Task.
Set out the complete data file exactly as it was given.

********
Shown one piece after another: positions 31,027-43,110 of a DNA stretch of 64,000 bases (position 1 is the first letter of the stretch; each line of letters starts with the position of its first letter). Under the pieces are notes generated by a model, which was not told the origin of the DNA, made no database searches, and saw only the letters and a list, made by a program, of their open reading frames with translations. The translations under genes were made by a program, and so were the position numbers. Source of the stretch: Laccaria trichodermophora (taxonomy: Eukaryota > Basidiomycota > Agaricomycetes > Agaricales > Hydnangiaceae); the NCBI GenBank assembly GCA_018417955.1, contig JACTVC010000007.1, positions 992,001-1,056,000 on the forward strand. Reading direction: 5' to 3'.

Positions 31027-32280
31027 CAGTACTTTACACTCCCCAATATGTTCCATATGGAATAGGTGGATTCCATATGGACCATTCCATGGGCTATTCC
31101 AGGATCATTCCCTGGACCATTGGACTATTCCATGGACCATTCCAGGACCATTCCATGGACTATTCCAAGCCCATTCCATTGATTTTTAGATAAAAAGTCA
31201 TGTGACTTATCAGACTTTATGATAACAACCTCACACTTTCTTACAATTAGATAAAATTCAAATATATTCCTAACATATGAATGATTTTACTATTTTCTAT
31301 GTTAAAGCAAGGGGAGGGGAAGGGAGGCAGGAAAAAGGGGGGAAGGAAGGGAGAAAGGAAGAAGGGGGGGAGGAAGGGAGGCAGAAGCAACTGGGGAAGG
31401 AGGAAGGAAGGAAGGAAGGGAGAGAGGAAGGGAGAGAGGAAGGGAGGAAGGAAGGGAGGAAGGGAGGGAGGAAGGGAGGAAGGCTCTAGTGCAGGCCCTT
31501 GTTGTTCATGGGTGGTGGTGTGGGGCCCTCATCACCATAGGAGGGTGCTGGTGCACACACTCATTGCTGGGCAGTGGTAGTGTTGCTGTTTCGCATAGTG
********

Shown one piece after another: positions 31,027-43,110 of a DNA stretch of 64,000 bases (position 1 is the first letter of the stretch; each line of letters starts with the position of its first letter). Under the pieces are notes generated by a model, which was not told the origin of the DNA, made no database searches, and saw only the letters and a list, made by a program, of their open reading frames with translations. The translations under genes were made by a program, and so were the position numbers. Source of the stretch: Laccaria trichodermophora (taxonomy: Eukaryota > Basidiomycota > Agaricomycetes > Agaricales > Hydnangiaceae); the NCBI GenBank assembly GCA_018417955.1, contig JACTVC010000007.1, positions 992,001-1,056,000 on the forward strand. Reading direction: 5' to 3'.

Positions 31027-32280
31027 CAGTACTTTACACTCCCCAATATGTTCCATATGGAATAGGTGGATTCCATATGGACCATTCCATGGGCTATTCC
31101 AGGATCATTCCCTGGACCATTGGACTATTCCATGGACCATTCCAGGACCATTCCATGGACTATTCCAAGCCCATTCCATTGATTTTTAGATAAAAAGTCA
31201 TGTGACTTATCAGACTTTATGATAACAACCTCACACTTTCTTACAATTAGATAAAATTCAAATATATTCCTAACATATGAATGATTTTACTATTTTCTAT
31301 GTTAAAGCAAGGGGAGGGGAAGGGAGGCAGGAAAAAGGGGGGAAGGAAGGGAGAAAGGAAGAAGGGGGGGAGGAAGGGAGGCAGAAGCAACTGGGGAAGG
31401 AGGAAGGAAGGAAGGAAGGGAGAGAGGAAGGGAGAGAGGAAGGGAGGAAGGAAGGGAGGAAGGGAGGGAGGAAGGGAGGAAGGCTCTAGTGCAGGCCCTT
31501 GTTGTTCATGGGTGGTGGTGTGGGGCCCTCATCACCATAGGAGGGTGCTGGTGCACACACTCATTGCTGGGCAGTGGTAGTGTTGCTGTTTCGCATAGTG